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Populations Of Social Networks Versus Countries

February 4, 2016 - Written By Daniel Fuller

Popular social networks can get pretty huge. Just how huge? Facebook, decidedly the largest in the world, sits just over 1.5 billion, more than the population of China. New users jump on every day from all over the world, leading to the opportunity for some pretty phenomenal growth. Each quarter, usually during their earnings calls, each of the big social networks will normally take the opportunity to reveal just how much they’ve managed to grow during that quarter, as well as their total new numbers. The numbers can get pretty staggering, so in order to provide a good visual, Business Insider has taken the liberty of making an infographic in the form of a chart to compare a few of the top social networks out there to the populations of a few countries.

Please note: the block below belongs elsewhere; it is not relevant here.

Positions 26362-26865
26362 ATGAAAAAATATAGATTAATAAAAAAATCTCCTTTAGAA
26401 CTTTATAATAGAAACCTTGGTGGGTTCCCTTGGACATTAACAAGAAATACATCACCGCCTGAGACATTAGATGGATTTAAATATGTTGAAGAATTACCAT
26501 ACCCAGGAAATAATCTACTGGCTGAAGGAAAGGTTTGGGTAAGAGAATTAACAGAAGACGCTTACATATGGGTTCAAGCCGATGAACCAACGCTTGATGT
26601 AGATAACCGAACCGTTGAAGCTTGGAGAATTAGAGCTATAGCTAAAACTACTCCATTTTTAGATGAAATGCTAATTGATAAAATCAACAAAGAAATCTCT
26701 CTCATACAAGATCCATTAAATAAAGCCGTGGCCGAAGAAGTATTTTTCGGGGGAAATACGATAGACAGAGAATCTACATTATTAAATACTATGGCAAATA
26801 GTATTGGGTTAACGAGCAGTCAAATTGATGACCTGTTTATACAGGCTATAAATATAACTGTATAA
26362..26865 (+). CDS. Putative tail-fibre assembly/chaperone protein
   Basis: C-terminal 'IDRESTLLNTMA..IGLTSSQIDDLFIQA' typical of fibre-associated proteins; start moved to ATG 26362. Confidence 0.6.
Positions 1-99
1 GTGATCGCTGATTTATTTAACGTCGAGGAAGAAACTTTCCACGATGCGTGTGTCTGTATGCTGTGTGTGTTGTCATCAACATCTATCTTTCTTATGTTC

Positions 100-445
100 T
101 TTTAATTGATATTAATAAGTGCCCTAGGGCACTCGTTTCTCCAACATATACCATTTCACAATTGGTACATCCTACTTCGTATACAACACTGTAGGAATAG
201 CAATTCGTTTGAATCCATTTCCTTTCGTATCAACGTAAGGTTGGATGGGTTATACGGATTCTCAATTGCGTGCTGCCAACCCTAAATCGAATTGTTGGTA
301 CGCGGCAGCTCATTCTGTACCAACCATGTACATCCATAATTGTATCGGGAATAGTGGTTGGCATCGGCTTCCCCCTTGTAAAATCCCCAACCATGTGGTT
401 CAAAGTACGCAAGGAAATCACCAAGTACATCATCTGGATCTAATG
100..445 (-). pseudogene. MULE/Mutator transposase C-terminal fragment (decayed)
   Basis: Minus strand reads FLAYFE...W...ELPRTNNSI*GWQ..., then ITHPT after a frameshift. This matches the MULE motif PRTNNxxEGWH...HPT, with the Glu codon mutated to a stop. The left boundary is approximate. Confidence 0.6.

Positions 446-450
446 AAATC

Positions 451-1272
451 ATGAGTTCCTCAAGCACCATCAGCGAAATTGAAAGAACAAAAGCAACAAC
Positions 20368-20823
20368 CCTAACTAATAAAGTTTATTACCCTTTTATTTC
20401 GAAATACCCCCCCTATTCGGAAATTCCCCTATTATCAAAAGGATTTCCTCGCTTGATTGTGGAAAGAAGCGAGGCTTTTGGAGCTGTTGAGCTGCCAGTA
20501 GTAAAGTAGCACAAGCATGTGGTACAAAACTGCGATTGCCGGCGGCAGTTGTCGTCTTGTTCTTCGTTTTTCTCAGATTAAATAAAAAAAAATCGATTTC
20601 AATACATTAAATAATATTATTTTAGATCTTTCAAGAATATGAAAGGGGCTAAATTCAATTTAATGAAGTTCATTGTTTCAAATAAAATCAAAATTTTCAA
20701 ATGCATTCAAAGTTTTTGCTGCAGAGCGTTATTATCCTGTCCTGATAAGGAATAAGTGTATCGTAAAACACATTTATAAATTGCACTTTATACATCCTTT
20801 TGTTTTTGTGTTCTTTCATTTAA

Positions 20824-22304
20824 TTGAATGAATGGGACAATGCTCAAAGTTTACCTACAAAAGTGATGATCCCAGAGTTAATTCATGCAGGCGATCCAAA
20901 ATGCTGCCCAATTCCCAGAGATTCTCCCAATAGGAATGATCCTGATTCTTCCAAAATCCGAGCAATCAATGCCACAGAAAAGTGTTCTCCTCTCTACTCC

After Facebook edges out the entire population of China, Yahoo and Facebook-owned WhatsApp tie up the 1 billion spot, followed by QQ at 860 million. Facebook’s own Messenger platform posts a fairly impressive 800 million figure, no doubt bolstered by emerging markets. WeChat manages to nab the next spot down at 650 million. From there, LinkedIn and another Facebook number, Instagram, tie for 400 million, just overcoming the entire population of the United States at 321 million, who in turn beats the population of Twitter by a mere one million. Snapchat and Sina Weibo sit at the bottom of the big social media heap at 200 million a pop, beating out the populations of Pakistan and Nigeria.

Those numbers, easily visualized in the chart provided, paint quite a picture of the current world communication landscape. The opportunity to communicate to a huge audience across diverse locations is more real than ever and has led to some incredible happenings. While some of these services may fluctuate from time to time in user count, the total number of social media users is bound to only go up as the years go on and the involved technology becomes more and more ubiquitous. Projects like Facebook’s Free Basics and Google’s Project Loon, in their early stages at the moment, are likely to play an integral role in the worldwide expansion of social media and the internet.